Helicopter Association International
2024 Salute to Excellence Awards:

Golden Hour Award:
Children’s Health Neonatal/Pediatric Transport Team

 

Children’s Health Neonatal/Pediatric Transport Team
Children’s Health, Dallas, Texas, USA

Children’s Health Neonatal/Pediatric Transport Team

The term “golden hour” is traditionally used to identify those critical first 60 minutes after a traumatic injury or onset of symptoms when a patient must receive lifesaving care for the best chance of survival. In neonatal critical care, however, there is another critical window—the “golden six hours.” This phrase refers to the time from a traumatic birth to when an emergency treatment called neonatal therapeutic hypothermia must take place to reduce the chances of further complications, as well as subsequent brain and organ damage.

Neonatal therapeutic hypothermia is a therapy specifically for babies who have experienced a lack of oxygen and/or blood flow to the brain and other organs during the mother’s labor and delivery. The therapy is administered using a water-filled cooling blanket to lower the baby’s body temperature, prolonging the time before further damage can occur.

On a hot summer night in July 2022, a baby was born prematurely with multiple complications at a community hospital in North Texas. With no neonatal intensive care unit (NICU) at the hospital, doctors decided to transport the baby to the Level IV NICU at Children’s Health Children’s Medical Center Dallas, all of whose ground vehicles and aircraft are equipped to support critical neonatal and pediatric needs.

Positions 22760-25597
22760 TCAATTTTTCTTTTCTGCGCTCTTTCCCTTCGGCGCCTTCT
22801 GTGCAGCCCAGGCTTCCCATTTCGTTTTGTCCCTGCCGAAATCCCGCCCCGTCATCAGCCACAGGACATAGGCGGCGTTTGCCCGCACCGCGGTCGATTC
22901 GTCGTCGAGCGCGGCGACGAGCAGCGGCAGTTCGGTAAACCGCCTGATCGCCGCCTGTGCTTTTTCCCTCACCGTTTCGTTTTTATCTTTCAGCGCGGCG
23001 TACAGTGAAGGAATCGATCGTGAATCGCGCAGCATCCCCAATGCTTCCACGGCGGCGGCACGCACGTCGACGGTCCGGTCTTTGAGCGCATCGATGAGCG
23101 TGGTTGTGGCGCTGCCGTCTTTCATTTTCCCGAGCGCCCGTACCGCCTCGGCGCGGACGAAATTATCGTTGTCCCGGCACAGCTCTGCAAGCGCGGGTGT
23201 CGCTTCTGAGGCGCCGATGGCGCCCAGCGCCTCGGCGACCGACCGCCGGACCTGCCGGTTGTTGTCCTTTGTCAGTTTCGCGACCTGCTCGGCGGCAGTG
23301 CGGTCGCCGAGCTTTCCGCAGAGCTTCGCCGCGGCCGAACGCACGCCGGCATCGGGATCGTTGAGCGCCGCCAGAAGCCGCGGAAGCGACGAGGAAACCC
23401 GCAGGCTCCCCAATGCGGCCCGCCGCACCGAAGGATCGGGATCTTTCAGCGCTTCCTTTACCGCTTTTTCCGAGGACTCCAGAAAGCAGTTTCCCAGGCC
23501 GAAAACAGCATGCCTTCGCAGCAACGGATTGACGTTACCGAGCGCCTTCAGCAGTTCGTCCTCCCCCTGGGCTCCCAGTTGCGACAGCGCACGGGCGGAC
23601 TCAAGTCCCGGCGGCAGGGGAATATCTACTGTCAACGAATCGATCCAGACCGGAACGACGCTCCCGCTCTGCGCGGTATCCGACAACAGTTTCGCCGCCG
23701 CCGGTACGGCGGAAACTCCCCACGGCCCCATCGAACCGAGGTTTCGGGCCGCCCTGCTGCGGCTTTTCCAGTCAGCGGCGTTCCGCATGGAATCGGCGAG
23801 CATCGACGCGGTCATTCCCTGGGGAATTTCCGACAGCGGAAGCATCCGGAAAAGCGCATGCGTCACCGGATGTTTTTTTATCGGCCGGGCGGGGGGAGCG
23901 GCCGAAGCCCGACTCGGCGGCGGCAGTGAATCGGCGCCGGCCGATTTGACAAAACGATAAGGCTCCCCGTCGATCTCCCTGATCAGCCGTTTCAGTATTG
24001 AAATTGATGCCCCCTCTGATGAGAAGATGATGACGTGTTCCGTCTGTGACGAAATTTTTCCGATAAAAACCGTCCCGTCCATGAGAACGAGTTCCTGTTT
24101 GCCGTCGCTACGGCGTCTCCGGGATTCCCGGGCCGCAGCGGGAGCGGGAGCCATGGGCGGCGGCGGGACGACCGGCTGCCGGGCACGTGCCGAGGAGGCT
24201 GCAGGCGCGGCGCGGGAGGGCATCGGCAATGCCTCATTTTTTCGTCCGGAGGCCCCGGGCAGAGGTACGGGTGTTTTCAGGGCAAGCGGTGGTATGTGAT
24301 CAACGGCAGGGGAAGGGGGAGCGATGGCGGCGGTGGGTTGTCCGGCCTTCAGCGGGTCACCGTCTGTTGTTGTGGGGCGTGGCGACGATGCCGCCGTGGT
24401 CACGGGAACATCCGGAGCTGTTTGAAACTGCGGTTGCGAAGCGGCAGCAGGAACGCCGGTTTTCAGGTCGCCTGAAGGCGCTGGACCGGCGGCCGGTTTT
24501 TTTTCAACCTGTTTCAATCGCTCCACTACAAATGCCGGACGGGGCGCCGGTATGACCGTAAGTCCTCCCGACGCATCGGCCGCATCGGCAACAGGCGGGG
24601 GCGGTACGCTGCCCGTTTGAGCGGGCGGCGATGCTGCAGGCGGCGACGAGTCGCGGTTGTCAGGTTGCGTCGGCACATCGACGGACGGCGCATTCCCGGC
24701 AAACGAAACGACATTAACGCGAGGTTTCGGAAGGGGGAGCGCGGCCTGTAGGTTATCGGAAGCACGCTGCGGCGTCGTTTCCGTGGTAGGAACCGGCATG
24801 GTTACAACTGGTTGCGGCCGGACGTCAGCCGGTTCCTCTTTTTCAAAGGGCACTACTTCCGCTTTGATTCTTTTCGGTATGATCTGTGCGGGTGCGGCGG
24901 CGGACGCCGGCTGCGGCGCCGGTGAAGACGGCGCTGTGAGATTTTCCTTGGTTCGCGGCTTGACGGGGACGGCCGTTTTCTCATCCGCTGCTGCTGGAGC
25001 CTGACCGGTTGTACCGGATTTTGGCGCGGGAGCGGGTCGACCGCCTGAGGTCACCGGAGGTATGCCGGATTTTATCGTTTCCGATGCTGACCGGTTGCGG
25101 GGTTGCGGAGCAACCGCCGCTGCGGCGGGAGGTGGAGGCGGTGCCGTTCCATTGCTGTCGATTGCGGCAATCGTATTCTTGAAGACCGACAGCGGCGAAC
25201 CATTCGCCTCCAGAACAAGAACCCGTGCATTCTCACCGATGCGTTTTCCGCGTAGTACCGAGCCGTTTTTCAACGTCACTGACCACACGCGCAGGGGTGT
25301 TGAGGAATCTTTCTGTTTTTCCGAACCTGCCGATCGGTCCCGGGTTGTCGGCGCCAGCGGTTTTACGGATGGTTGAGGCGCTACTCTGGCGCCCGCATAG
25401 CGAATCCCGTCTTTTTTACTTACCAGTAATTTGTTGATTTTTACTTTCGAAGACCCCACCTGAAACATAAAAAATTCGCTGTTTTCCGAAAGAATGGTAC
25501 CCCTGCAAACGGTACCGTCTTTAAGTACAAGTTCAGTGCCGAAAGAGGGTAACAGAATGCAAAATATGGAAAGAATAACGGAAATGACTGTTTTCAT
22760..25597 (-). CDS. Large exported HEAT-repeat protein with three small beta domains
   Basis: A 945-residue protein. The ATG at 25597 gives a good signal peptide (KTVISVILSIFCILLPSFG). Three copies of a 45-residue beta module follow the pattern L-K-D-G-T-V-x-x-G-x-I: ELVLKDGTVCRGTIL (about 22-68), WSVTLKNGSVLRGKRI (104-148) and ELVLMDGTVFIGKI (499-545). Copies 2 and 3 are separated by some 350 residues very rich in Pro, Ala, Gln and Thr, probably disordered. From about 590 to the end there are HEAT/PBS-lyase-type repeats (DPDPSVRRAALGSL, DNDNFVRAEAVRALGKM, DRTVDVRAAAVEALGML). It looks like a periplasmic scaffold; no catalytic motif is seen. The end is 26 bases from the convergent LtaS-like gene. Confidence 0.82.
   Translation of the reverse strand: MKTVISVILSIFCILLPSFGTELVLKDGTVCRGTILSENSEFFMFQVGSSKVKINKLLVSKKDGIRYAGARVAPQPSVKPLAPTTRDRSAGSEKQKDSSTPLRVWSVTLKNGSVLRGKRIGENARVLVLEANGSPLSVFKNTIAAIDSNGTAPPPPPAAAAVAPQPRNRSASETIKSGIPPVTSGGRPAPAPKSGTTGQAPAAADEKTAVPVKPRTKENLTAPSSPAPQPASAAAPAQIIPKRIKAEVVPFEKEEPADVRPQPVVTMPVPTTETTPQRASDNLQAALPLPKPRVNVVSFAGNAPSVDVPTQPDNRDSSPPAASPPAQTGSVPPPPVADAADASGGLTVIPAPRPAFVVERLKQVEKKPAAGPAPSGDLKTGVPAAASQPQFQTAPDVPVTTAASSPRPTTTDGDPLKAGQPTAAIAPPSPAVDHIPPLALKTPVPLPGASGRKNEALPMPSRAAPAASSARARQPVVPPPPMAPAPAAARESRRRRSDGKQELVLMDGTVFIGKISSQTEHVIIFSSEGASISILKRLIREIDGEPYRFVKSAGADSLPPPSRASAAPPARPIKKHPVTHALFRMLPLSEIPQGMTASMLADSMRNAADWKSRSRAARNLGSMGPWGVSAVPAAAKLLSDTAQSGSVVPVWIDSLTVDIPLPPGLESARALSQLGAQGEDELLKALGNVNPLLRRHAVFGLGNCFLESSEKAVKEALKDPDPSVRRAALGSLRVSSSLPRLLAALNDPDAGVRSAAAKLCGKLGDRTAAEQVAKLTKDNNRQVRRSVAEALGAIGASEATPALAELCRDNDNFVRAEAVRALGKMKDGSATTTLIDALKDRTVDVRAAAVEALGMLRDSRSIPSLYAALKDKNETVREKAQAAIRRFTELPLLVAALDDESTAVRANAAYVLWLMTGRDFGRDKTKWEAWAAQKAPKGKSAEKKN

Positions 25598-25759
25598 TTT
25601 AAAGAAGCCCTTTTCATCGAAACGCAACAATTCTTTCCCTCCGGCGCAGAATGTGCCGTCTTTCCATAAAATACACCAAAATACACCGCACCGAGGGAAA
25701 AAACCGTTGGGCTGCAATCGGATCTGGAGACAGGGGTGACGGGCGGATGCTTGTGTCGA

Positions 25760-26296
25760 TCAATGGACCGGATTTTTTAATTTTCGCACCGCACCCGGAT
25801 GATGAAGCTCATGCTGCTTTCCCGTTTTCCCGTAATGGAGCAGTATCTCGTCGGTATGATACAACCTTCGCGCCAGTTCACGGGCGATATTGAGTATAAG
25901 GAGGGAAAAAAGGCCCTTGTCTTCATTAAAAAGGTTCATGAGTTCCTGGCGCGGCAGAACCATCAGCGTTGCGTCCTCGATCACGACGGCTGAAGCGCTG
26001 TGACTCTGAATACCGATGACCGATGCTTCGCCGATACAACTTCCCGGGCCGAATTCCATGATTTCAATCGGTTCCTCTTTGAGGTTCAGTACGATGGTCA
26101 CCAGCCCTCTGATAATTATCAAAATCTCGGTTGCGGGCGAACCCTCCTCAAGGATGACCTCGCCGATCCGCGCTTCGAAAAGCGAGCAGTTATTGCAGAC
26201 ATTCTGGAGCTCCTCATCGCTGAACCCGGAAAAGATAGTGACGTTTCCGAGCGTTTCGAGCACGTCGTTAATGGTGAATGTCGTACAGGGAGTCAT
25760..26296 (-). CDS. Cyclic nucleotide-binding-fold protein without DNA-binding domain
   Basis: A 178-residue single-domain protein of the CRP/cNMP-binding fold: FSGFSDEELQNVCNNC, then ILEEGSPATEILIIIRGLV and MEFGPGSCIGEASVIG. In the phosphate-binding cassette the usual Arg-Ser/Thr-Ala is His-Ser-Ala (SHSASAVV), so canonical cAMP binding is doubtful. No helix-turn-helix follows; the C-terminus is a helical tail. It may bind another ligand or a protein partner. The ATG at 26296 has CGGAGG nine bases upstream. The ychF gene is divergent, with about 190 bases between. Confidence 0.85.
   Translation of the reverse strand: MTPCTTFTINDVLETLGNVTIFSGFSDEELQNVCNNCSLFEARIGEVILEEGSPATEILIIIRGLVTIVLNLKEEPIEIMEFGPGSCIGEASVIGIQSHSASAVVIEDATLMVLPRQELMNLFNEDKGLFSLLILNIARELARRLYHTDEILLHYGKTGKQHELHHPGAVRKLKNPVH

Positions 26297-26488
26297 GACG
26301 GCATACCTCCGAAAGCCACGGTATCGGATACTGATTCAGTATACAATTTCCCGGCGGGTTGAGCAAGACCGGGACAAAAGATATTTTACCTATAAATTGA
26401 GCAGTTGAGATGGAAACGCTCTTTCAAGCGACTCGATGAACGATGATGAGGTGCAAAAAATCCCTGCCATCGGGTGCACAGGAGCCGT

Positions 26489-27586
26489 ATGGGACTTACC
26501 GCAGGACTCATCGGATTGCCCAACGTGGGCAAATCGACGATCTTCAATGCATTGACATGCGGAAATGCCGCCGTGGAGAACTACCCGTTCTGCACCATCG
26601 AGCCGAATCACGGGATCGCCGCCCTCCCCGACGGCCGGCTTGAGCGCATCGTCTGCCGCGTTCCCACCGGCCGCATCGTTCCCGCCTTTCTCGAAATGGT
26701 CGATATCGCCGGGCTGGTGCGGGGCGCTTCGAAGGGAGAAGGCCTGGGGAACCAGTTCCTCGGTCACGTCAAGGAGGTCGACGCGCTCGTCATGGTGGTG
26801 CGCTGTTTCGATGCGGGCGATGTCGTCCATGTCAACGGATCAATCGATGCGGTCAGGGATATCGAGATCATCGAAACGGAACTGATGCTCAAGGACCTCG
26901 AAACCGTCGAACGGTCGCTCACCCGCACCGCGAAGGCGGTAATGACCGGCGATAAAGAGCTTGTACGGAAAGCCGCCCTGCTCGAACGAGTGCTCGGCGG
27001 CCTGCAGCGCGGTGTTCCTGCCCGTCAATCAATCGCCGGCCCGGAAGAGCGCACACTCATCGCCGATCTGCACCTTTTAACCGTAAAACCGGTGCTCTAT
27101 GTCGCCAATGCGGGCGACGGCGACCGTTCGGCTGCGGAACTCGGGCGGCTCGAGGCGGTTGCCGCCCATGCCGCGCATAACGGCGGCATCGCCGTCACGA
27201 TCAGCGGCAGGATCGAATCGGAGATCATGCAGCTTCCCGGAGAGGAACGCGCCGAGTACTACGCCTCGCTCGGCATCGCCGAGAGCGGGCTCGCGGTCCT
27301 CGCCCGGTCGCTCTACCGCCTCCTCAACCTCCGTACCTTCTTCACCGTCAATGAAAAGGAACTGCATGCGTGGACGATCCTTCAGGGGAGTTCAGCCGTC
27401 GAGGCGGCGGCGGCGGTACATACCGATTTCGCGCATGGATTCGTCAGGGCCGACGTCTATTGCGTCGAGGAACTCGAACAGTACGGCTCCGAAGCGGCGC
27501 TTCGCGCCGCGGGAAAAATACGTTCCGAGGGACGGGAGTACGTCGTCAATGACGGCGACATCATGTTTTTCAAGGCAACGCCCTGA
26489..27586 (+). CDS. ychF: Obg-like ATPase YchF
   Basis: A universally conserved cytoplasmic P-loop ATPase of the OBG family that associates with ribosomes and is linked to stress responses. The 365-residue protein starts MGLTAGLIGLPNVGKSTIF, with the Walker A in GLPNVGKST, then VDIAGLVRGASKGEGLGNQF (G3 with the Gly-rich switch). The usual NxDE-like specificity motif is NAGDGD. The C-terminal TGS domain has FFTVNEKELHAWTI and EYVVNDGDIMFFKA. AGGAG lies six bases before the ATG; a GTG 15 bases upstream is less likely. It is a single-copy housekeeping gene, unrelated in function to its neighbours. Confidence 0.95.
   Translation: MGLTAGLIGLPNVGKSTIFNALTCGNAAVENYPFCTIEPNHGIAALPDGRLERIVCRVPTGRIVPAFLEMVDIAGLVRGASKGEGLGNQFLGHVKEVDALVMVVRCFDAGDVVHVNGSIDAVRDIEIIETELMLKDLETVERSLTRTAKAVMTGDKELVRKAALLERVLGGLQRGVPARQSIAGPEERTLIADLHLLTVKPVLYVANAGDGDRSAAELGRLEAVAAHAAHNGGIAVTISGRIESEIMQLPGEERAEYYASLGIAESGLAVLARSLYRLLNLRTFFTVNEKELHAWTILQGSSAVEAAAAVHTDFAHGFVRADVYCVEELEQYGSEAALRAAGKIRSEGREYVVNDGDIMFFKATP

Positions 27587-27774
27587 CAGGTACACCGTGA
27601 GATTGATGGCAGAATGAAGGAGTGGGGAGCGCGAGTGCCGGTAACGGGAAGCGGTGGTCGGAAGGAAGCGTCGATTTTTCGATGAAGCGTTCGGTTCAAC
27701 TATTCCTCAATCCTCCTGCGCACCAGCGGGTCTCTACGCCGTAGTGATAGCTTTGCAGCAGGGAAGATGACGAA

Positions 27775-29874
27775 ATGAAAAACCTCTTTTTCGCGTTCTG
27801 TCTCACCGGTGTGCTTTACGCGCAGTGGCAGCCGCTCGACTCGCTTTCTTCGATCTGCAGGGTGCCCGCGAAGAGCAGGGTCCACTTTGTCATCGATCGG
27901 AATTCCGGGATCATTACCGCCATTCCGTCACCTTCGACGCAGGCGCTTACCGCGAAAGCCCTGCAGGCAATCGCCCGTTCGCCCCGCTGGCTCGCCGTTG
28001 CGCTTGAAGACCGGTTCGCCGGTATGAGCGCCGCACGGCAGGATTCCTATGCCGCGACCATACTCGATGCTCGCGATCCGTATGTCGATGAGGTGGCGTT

After receiving the call, the Children’s Health Neonatal/Pediatric Transport Team launched the medical center’s Sikorsky S-76C++ from Dallas Love Field (KDAL). Nicknamed Child 1, the aircraft is a dual-pilot IFR helicopter that allows patient transport in poor weather conditions when other services can’t fly.

During the 30-minute flight, registered nurse Alex Cross, respiratory therapist Korey Roberts, and paramedic Hali Henry pre-cooled the equipment while the community hospital team began stabilizing the baby and preparing the infant for transport. The effort of both teams allowed the transport crew to begin the cooling process by 3 am, well within the golden six hours.

“When we arrived [at the community hospital], it was clear the baby was distressed,” Cross shares. “We acted fast to make sure the patient was comfortable, initiated cooling, and transported the patient. Children’s Health had their cooling mechanism ready, so as soon as we landed [back in Dallas] we moved the patient over and there was no interruption in this patient’s intervention therapy.”

The Neonatal/Pediatric Transport Team’s readiness and rapid delivery of cooling therapy was instrumental in helping the premature infant. This intervention has become more common for the hospital, with the team performing it roughly once a month, Cross says. She attributes this care to increased awareness of cooling’s ability to help reduce neurological damage after a traumatic birth.

This transport process is an example of the wide variety of responses the Children’s Health Neonatal/Pediatric Transport Team performs on any given day, with the team transporting more than 5,000 children a year.